The tumor promotes the development of nearby vessels to have oxygen Challenging simulations Many parameters Cell based Continuous Hybrid Chaplain et al, Annu Rev Biomed Eng 2006 MackLin et al, J Math Biol 2009

26 Angiogenesis Sprouting of new blood vessels from existing ones
Relevant in varied situations Morphogenesis Inflammation Wound healing Neoplasms Diabetic Retinopathy For tumors Altered vessel network Dense, no hierarchical structure Capillaries are fragile, permeable, with variable diameter Capillary network carries both nutrients and drugs Gerhardt et al, Cell (2003) Lee et al, Cell (2007)

27 Phase-field Component
Two types of cells Tip cells are special Have filopodia Follow gradients of VEGF Produce MMPs which degrade ECM Construct path Do not proliferate Stalk cells Proliferation regulated by VEGF Not diggers Follow tip cell created pathway Gerhardt et al, Cell (2003) Agent Based Component Gerhardt et al, Cell (2003) Phase-field Component

28 Angiogenesis in a Nutshell
Capillaries are constituted by Endothelial cells Pericites, muscle cells Endothelial cells Pericites, smooth muscle cells… VEGF  VEGF weakens capillary wall  Endothelial cells may divide  Cells follow VEGF gradient  The first cell is activated and opens way in ECM Meyer et al, Am.J.Path. (1997)  Cells organize to form lumen  Blood flows when capillaries form loops  Blood reorganizes network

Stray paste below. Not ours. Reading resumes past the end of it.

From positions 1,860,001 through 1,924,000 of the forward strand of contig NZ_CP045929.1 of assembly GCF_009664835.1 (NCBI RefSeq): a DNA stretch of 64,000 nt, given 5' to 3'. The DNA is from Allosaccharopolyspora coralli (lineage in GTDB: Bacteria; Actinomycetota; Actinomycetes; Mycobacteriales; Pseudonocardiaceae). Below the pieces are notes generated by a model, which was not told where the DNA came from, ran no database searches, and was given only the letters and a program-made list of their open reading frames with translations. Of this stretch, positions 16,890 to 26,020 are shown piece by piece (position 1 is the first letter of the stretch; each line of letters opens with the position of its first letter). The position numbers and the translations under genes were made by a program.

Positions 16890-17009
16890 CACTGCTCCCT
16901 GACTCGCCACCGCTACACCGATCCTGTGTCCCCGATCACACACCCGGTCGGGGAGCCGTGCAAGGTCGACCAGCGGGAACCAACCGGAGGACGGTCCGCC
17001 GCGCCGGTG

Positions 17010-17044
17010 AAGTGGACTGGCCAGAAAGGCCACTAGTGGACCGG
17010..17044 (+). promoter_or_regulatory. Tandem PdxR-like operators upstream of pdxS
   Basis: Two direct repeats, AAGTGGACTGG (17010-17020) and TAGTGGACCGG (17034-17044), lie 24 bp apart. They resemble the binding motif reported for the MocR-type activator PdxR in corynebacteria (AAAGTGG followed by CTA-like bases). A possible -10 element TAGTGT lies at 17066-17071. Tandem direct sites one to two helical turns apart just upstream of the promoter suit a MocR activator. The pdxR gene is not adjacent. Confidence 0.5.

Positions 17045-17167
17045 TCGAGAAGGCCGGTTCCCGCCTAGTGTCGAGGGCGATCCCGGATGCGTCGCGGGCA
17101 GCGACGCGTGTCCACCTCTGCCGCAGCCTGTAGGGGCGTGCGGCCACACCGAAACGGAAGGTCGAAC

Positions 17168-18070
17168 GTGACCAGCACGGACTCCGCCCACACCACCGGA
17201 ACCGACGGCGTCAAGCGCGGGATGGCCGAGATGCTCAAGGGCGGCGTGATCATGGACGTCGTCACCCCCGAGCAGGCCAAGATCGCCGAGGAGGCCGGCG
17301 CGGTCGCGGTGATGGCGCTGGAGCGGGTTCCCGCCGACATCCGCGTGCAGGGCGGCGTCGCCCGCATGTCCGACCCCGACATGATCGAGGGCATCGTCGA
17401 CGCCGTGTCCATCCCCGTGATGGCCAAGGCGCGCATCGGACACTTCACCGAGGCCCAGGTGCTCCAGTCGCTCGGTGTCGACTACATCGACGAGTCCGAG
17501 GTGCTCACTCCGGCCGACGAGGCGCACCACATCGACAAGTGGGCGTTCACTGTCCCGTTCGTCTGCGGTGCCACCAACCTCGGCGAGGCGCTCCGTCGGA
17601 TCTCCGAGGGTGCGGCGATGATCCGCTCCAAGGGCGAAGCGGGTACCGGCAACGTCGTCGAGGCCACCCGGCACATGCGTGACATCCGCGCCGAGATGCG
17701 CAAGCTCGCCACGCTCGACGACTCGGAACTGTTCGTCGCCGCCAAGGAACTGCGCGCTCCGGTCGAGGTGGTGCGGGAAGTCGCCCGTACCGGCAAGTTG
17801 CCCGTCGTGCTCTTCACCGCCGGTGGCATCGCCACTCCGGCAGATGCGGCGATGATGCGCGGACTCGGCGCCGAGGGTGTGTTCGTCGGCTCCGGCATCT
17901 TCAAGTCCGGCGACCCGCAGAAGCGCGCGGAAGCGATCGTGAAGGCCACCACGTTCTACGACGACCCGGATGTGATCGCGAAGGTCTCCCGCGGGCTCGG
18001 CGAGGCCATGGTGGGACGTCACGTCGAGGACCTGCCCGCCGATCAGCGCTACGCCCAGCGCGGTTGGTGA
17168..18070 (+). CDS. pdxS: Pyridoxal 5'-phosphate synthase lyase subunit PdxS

29 The penetration length of
The Model Two equations Diffusion: concentration of VEGF, T Phase-Field: order parameter dynamics Tip cell Characteristic radius Rc Perfect Notch signaling Introduced when T > Tc Velocity:  regulates the proliferation and D the chemotaxis The penetration length of T inside the capillary is given by D  = 1 inside capillary  = -1 outside capillary Ginzburg-Landau free energy Chemical potential Cahn-Hilliard dynamics Surface tension driven, bulk material conservation T

30 Simulation Starting configuration Capillary close to tissue in hypoxia
Concentration of VEGF at hypoxic cells constant Capillary Cells in hypoxia  Blood vessel network emerge 

31 Proliferation Higher proliferation rate leads to thicker and ramified vessels Low Proliferation High Proliferation

32 Chemotaxis Response Higher tip cell velocity leads to thinner and more ramified vessels Low Chemotaxis High Chemotaxis